R “mixture” = migma. 1x in NT. From mignumi (to mix). This is a mixture or compound.

of myrrhS and aloes,T weighing about a hundredU pounds.V 

Notes on verse 39b

S “myrrh” = smurna. 2x in NT. Perhaps from muron (ointment, perfume, or oil for anointing); compare Arabic murr (myrrh, literally meaning bitterness) & Hebrew mo (myrrh, literally meaning bitterness). This is myrrh, used in preparing the body for burial. Can also be figurative for romantic desire. See
T “aloes” = aloe. 1x in NT. This is either sap from a tree called the aquillaria agallocha, the eaglewood tree, or it could refer to proper aloe. In addition to its use for embalming, aloe is associated with love in the Song of Songs 4:14.
U “hundred” = hekaton. 17x in NT. This is hundred literal or figurative.
V “pounds” = litra. 2x in NT. From Latin libra (a Roman weight – twelve ounces; also a level or set of scales); from Proto-Italic lithra (pound). This is a pound, which is about 327.5 grams. See

40 They tookW the body of Jesus and wrappedX it with the spicesY

Notes on verse 40a

W “took” = lambano. It does not refer to passive receiving of something, but active acceptance or taking of something whether it is offered or simply nearby. It focuses on individual decision and action.
X “wrapped” = deo. Related to “Nicodemus” in v39. See note O above.
Y “spices” = aroma. Related to “take away” in v38. 4x in NT– all used of bringing spices for Jesus’ body. Perhaps from airo (see note J above). This is a sweet spice, seasoning, or perfume. It is where the word “aroma” comes from.

in linen cloths,Z according to the burialAA customBB of the Jews. 

Notes on verse 40b

Z “linen cloths” = othonion. 5x in NT. From othone (a cloth made of linen, a sail). This is a band of linen, a wrapping.
AA “burial” = entaphiazo. 2x in NT. From en (in, on, at, by, with) + taphos (a burial place such as a grave, sepulcher, or tomb); {from thapto (to bury, hold a funeral)}. This is to prepare a body to be buried, to embalm.
BB “custom” = ethos. 12x in NT. From etho (custom, what is customary). This is custom habit, rite – also, doing something that the law requires. It can be an unwritten custom, acting in accordance with tradition.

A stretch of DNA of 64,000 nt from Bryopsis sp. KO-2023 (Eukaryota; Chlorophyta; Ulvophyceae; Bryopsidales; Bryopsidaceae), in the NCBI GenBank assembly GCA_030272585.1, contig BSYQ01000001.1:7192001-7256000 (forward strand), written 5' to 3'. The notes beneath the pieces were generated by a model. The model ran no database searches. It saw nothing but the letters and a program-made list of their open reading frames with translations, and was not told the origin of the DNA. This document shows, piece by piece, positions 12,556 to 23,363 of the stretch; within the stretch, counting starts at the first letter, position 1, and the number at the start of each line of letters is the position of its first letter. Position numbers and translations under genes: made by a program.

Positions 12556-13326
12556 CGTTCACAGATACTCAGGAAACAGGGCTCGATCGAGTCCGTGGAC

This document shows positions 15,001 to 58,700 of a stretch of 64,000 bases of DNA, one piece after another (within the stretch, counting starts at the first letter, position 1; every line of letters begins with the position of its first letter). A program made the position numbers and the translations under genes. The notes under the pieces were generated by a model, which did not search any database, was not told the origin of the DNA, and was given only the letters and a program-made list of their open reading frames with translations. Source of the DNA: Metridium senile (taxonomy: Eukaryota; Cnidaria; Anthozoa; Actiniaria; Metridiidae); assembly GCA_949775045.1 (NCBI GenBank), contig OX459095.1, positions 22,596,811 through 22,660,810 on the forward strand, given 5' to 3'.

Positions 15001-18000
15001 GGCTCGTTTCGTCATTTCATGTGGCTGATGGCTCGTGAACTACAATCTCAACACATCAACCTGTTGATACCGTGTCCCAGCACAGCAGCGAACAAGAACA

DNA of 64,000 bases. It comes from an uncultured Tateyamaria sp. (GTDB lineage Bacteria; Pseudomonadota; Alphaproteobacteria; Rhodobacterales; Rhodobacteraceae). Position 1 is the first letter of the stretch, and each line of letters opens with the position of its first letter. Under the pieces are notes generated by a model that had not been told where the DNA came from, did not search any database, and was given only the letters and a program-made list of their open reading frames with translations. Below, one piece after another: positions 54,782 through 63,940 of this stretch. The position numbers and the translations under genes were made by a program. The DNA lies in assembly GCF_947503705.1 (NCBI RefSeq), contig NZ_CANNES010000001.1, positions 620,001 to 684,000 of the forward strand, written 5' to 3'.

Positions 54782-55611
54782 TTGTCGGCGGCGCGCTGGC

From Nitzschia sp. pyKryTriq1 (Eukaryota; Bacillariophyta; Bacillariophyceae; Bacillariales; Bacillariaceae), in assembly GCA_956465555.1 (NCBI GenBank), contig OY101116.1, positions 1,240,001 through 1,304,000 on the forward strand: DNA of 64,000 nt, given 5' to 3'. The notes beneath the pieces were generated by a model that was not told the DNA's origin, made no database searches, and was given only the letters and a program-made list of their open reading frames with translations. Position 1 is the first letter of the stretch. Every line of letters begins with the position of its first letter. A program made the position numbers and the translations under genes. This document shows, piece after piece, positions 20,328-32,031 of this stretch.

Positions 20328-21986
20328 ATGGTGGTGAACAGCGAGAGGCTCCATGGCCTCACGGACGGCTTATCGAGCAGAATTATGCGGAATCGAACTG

41 Now there was a gardenCC in the placeDD where he was crucified,EE

Notes on verse 41a

CC “garden” = kepos. 5x in NT. This is a garden or a place where trees or herbs are grown.
DD “place” = topos. This is a place or region. It is a smaller space that can only hold a limited number of people whereas chora is a larger place. Figuratively it could be an opportunity.
EE “crucified” = stauroo. From stauros (upright stake, cross; literally the horizontal beam of a Roman cross, generally carried by the one convicted to die); from the same as histemi (to stand, cause to stand). This can be to attach someone to a cross or fencing with stakes. In a figurative sense, it could be to destroy, mortify, or subdue passions/selfishness.

and in the garden there was a newFF tombGG in which no one had ever been laid.HH 42 And so, because it was the Jewish day of PreparationII and the tomb was nearby,JJ they laid Jesus there.

Notes on verses 41b-42

FF “new” = kainos. This is not new as in new versus old. This is new in the sense of novel, innovative, or fresh.
GG “tomb” = mnemeion. From mousikos (to remember); from mneme (memory or mention); from mnaomai (to remember; by implication give reward or consequence); perhaps from meno (to stay, abide, wait, endure). This is properly a memorial – a tomb, grave, monument.
HH “laid” = tithemi. This is to put, place, set, fix, establish in a literal or figurative sense. Properly, it is placing something in a passive or horizontal position.
II “preparation” = paraskeue. 6x in NT. From paraskeuazo (to prepare, get ready); {from para (from beside, by) + skeuos (vessel, tool, container, implement; also vessel in a figurative or literal sense); {from skeuazo (to prepare using a tool)}}. This is preparation or readiness. It can be used specifically to refer to preparing for the Sabbath or a festival.
JJ “nearby” = eggus. Perhaps from agcho (to squeeze). This is nearby or near in time.

Image credit: “Station of the Cross XIV: Jesus is Laid in the Grave” at the Branch Church of St. Bartholomew in Stattendorf in Austria.